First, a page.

“It’s our job to help people think of mosses and lichens first when they think of the Arctic, because that is where they really dominate the vegetation,” says Jennifer Doubt, Curator of Botany. (Eilís Quinn/Eye on the Arctic)

When people think of the Arctic ecosystem, the first thing that usually comes to mind is things like polar bears or sea ice. But Arctic plant life is rich and varied with lichens and bryophytes—which includes non-vascular plants like mosses—playing key roles in regulating the Arctic ecosystem.

“All you have to do is take a look at one square metre of tundra, and you can find dozens of species in that little space,” Jennifer Doubt, Curator of Botany, said. “All of the plants and animals living in this vast tundra are relying on that tundra mat of bryophytes and lichens. All of their food, all their moisture, everything is regulated by bryophytes and lichens in the tundra.”

Understanding the changes in lichen in the face of climate shifts is increasingly important and is where collections like the museum’s play an important role.

“One of the most important things about detecting changes is to have baseline information about what was there in the past,” Doubt said. “And so a collection like ours that has specimens that were collected 100 years ago, 200 years ago, is a great resource for people who are looking at past changes, and then predicting how things are changing in the future.”

“You couldn’t take [mosses and lichens] away and have the  Arctic ecosystem that we have,”says Jennifer Doubt, Curator of Botany. (Eilís Quinn/Eye on the Arctic)
The National Herbarium of Canada, the museum’s botany collection, currently has over a million plant, algae and lichen samples. Of those, at least 100,000 of the vascular plants and at least 10,000 bryophytes and lichens are from Canada’s northern territories.

Paul Sokoloff, Senior Research Assistant, Botany, travels to the North regularly to collect samples and says preparation always starts with research on the current botanical specimens.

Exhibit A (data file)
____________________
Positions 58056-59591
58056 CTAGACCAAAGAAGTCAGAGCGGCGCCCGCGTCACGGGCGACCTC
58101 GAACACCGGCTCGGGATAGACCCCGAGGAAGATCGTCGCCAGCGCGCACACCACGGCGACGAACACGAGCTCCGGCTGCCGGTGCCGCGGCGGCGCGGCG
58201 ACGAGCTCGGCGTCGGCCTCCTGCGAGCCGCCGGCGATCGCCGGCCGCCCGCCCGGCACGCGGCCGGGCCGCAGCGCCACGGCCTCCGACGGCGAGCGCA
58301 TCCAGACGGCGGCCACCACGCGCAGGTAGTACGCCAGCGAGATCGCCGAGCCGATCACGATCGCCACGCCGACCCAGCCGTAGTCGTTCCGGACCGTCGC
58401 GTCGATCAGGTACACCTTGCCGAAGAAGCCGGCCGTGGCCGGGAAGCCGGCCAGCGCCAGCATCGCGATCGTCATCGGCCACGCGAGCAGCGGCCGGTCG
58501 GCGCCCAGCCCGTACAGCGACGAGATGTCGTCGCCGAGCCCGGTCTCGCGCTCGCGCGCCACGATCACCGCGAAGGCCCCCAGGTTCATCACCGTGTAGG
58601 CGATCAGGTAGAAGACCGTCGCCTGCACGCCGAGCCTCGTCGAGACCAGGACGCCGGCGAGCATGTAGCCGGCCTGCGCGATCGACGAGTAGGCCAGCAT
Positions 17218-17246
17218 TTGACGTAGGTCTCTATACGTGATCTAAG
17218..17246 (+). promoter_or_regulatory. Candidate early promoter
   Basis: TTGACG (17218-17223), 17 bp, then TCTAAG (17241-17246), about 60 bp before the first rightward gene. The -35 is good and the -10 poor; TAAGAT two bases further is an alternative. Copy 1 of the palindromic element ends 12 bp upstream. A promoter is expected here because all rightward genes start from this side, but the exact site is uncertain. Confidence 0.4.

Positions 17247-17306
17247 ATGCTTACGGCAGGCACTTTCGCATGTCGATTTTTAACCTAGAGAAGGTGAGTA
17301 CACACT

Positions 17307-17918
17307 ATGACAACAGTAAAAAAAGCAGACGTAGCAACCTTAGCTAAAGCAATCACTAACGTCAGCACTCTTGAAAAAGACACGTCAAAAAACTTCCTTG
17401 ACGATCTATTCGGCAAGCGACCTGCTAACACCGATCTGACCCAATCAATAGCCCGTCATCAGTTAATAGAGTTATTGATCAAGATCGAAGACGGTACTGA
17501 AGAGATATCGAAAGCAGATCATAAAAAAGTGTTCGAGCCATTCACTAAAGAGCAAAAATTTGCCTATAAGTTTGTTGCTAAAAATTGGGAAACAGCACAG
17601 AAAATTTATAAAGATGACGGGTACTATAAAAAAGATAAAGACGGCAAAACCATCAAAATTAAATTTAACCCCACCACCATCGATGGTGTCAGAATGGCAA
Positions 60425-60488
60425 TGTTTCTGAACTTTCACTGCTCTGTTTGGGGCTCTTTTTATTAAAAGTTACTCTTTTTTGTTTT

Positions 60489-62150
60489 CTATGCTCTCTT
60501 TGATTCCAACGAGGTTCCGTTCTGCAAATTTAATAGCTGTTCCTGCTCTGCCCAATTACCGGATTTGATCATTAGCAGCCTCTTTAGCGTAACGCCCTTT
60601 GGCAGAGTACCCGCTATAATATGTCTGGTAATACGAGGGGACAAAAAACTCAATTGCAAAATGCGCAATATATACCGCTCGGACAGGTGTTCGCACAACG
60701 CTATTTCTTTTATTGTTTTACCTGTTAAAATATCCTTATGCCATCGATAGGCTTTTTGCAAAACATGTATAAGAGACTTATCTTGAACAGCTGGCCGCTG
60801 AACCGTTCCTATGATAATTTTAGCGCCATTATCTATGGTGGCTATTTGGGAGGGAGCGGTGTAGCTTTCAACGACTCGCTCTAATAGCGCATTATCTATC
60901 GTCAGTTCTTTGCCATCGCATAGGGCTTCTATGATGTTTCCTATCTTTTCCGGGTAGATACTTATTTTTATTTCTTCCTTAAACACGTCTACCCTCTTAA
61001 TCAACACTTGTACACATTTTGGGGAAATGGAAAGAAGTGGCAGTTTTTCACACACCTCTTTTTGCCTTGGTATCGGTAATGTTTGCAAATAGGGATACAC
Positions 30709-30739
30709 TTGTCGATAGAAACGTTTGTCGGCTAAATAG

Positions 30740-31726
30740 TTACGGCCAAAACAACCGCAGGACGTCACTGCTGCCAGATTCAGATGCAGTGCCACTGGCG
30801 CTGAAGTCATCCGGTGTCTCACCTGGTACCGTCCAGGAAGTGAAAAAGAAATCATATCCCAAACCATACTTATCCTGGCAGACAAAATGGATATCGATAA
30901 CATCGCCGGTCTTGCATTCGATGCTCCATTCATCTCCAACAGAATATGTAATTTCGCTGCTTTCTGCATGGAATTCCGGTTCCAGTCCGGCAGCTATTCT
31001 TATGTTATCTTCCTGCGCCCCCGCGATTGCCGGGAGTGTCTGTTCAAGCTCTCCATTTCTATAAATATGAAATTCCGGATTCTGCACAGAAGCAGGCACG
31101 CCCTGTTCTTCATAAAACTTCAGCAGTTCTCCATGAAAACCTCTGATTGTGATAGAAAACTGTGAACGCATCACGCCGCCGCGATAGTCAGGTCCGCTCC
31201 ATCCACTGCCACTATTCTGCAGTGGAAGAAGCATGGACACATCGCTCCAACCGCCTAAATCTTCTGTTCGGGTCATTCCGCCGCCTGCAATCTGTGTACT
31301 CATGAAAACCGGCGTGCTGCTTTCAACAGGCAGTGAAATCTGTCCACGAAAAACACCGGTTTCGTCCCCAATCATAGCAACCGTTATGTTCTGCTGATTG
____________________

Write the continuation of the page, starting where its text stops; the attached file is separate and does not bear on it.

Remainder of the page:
“It always starts and ends with the herbarium,” he said. “Using the database that we have, we look for any specimens from an area that already exist to get an idea of what’s there, then up north, we’ll spend a couple of weeks out on the land living in field camps and collecting.

“If it’s a vascular plant, we’ll press them in a plant press. And for lichens and the bryophytes, we’ll deposit them in a paper bag and let them air dry. We prepare all the labels with all the information then come back with bundles and bundles and pass it on to Jennifer’s team where they take over.” 

“I can’t imagine doing the kind of research that we do here at the museum without the herbarium,” says Paul Sokoloff, Senior Research Assistant, Botany. (Eilís Quinn/Eye on the Arctic)

The specimens are a rich source for researchers, but Doubt said the collection is utilized by people from various disciplines, including artists and women’s studies students documenting contributions of female botanists to the field.

 “It’s a surprisingly surprisingly diverse group of people we welcome whether in person or online,” Doubt said. 

Illuminating Arctic fish diversity over time

A specimen of a spiny lumpsucker fish from the Canadian Arctic. (Eilís Quinn/Eye on the Arctic)

The museum’s zoology collection has 1.25 million vertebrate specimens that includes  birds, mammals, reptiles and the biggest collection of Canadian Arctic fishes in the world.

“We have representatives of definitely more than half and probably getting close to three quarters of the fish that are found in the Canadian Arctic,” Katriina Ilves, Research Scientist, Ichthyology, said.